Sources: 1, 2 Big Data: The Management Revolution, Andrew McAfee and Eric Brynjolffson, Harvard Business Review October 2012


© Performance Architects, Inc. and Performance Architects Blog, 2006 - present. Unauthorized use and/or duplication of this material without express and written permission from this blog's author and/or owner is strictly prohibited. Excerpts and links may be used, provided that full and clear credit is given to Performance Architects, Inc. and Performance Architects Blog with appropriate and specific direction to the original content.

ERPi & EPMA in Oracle EPM (Hyperion) Versions 11.1.2.1 and 11.1.2.2: Pure Synergy

October 23, 2013

Enterprise Resource Planning Integrator (ERPi) is an Oracle EPM (Hyperion) solution that allows Hyperion applications to interact with enterprise resource planning (ERP) systems. These interactions include elements such as drill-through, data sourcing, and metadata sourcing.

Enterprise Performance Management Architect (EPMA) is a Hyperion solution that maintains hierarchies and applications in a user-friendly, central location. In addition to its primary objective of application and metadata maintenance, EPMA also permits easy data synchronization across applications and databases.

As previously mentioned, ERPi has the ability to source metadata for applications by pulling members out of the ERP system. With this functionality, a user has the ability to send ERP members from the source system into EPMA. Once the members become available within EPMA, they can be distributed across applications. EPMA can then allow the user to specify application-specific properties and hierarchies. In addition to sourcing hierarchies, data can also be sourced from the ERP system into select Hyperion applications.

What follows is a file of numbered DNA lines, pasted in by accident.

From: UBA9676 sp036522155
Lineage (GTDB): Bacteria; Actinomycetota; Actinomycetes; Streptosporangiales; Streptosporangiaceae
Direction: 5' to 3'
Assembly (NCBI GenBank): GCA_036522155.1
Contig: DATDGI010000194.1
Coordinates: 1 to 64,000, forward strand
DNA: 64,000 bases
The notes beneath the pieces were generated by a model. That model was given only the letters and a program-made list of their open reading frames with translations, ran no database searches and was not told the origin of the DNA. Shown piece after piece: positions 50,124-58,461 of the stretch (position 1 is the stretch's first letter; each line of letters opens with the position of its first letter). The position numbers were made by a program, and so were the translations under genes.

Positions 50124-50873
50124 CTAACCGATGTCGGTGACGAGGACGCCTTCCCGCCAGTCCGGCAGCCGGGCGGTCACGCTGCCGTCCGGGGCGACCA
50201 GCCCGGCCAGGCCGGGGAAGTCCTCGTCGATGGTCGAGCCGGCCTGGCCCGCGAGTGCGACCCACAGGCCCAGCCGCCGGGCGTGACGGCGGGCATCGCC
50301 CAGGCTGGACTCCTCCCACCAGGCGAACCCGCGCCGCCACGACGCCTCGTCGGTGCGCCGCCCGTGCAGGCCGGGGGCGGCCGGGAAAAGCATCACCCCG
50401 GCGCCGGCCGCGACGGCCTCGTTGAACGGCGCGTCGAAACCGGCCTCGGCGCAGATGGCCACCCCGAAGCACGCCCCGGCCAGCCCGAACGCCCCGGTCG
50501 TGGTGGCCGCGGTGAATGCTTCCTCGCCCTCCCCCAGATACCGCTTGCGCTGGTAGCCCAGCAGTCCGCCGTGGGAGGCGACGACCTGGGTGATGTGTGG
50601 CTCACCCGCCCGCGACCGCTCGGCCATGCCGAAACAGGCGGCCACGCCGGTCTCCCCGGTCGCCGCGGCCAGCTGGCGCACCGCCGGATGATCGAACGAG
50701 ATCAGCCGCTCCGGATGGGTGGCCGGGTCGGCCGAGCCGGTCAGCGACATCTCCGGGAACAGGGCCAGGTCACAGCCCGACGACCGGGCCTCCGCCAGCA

The integration of these two applications offers a lot of potential:

1. Seamless Application Management

Historically, the act of adding a new application to an existing process could be cumbersome. However, EPMA can easily add a new application into the mix. Previously created dimensions, hierarchies, and properties can be used to create a new application in a fraction of the usual time.

2. Synchronized Actual Data

In addition to keeping ERP members in sync, ERPi also provides the ability to keep data synchronized. By using the EPMA Batch Client (an out-of-the-box automation component) in addition to the ERPi automation tools, the process of updating all Hyperion applications with current actuals data can be a completely automated.

The methods described in this article cover only a small piece of the Oracle EPM capabilities in this arena. For example, in 11.1.2.1 or 11.1.2.2, Hyperion Financial Data Quality Management (FDM or FDQM) works directly with ERPi to add even more data processing power (starting in 11.1.2.3, these two have been combined into Financial Data Quality Management Enterprise Edition or FDMEE). As with all out-of-the-box applications, there are limitations if the business requires a substantial amount of customization. However, there are excellent opportunities to implement simple and effective solutions if the out-of-the-box principles can be adopted.

Interested in learning more? Register for our “How to Implement Oracle EPM (Hyperion) Financial Data Quality Management (FDM): Utility Customer Case Study” or access the slides and webinar replay on the Performance Architects Learning Center.